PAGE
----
A short excerpt from Christopher Booker's Telegraph article on an important new paper re the the warming of Antarctica gives us a glimpse as to how such research gets treated by the Denialist movement:
One of the first to express astonishment was Dr Kenneth Trenberth, a senior scientist with the UN's Intergovernmental Panel on Climate Change (IPCC) and a convinced believer in global warming, who wryly observed 'it is hard to make data where none exists'. A disbelieving Ross Hayes, an atmospheric scientist who has often visited the Antarctic for Nasa, sent Professor Steig a caustic email ending: 'with statistics you can make numbers go to any conclusion you want. It saddens me to see members of the scientific community do this for media coverage.
1) Inflate the credentials of skeptics. Mr. Hayes appears to have visited the area exactly twice, within the past five years, though when he writes
...In the late 1980s helicopters were used to take our personnel to Williams Field from McMurdo Station due to the annual receding of the Ross Ice Shelf...
...it suggests a knowledge of the place extending back decades.
Furthermore, his brief email contains at least one demonstrably false claim:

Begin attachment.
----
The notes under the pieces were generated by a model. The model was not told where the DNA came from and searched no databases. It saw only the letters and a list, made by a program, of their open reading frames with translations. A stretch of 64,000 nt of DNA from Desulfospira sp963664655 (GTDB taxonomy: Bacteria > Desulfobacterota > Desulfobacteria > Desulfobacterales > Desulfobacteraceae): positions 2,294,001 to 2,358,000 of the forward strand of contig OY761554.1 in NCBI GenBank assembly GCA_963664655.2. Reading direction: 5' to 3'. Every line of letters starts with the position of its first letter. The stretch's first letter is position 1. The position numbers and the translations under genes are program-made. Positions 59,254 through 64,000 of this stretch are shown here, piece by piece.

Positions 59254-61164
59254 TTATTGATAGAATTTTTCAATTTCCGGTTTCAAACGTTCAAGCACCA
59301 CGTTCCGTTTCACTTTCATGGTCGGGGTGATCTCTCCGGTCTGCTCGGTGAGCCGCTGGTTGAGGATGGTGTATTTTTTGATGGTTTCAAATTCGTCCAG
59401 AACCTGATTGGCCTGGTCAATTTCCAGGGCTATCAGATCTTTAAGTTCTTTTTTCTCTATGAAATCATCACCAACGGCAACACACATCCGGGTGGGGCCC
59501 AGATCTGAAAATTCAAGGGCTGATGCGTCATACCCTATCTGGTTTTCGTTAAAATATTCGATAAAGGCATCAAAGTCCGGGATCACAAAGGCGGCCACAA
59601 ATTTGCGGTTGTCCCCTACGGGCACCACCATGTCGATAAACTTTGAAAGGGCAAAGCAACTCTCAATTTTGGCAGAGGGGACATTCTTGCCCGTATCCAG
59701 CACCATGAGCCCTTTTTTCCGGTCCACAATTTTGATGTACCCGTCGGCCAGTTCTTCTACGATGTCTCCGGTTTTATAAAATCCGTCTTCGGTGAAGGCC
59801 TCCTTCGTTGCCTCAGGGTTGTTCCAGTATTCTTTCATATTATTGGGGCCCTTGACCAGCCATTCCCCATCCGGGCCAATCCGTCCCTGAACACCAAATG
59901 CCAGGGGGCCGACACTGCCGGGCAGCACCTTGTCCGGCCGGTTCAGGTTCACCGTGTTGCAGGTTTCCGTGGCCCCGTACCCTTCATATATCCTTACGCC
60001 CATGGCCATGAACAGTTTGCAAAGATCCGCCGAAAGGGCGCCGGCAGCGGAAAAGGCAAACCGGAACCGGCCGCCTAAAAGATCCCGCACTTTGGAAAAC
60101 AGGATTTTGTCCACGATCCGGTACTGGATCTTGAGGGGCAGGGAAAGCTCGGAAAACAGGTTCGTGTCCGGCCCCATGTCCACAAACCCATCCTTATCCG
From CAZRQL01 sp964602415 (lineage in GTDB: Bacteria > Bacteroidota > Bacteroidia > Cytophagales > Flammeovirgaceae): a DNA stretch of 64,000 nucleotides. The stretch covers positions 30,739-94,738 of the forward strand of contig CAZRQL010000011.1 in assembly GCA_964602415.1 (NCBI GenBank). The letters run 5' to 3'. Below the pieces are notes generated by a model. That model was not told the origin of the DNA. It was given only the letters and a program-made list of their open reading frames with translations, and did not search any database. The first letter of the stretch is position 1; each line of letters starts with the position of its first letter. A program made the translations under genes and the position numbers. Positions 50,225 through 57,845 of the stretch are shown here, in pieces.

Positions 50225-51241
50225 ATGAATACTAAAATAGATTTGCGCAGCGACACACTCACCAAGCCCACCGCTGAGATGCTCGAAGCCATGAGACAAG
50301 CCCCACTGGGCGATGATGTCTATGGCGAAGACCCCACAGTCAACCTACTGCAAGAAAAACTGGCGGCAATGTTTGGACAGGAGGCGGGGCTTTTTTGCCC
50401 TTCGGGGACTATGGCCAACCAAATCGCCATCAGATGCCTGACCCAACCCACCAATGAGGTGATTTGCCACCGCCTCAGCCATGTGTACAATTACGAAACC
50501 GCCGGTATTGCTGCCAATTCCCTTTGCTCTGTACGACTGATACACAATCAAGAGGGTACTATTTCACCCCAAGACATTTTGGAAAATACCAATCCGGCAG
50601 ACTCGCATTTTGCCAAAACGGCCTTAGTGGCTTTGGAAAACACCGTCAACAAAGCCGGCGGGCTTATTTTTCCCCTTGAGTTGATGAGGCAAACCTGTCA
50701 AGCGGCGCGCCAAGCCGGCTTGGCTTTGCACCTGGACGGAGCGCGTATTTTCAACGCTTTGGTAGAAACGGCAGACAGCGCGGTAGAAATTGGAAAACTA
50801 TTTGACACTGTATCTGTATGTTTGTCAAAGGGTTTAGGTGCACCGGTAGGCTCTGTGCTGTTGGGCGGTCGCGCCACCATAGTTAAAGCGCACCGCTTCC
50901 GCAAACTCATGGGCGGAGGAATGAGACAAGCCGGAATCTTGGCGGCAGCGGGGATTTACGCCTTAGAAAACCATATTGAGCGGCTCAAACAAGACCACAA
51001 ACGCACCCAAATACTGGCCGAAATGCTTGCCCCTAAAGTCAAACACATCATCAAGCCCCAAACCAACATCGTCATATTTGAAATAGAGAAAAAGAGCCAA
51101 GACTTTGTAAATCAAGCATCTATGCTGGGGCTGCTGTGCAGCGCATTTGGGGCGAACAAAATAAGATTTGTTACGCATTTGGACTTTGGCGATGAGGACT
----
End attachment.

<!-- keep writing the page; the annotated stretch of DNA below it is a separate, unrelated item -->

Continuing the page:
One climate note to pass along is December 2006 was the coldest December ever for McMurdo Station.
2) Inflate the differences among real scientists. While generally characterizing the new paper as "good work", what I think Kenneth Trenberth is objecting too is (from "Warming of the Antarctic ice-sheet surface since the 1957 International Geophysical Year"):
...we use statistical climate-field-reconstruction techniques to obtain a 50-year-long, spatially complete estimate of monthly Antarctic temperature anomalies. In essence, we use the spatial covariance structure of the surface temperature field to guide interpolation of the sparse but reliable 50-year-long records of 2-m temperature from occupied weather stations. Although it has been suggested that such interpolation is unreliable owing to the distances involved1, large spatial scales are not inherently problematic if there is high spatial coherence, as is the case in continental Antarctica4.
Trenberth is one of those leery of this kind of statistical interpolation. The paper's authors think it works under the circumstances. A real, scientific exchange will perhaps ensue, and Booker will undoubtedly ignore it.
(Note: Trenberth expresses other objections, and the paper's authors answer as best they may, here.)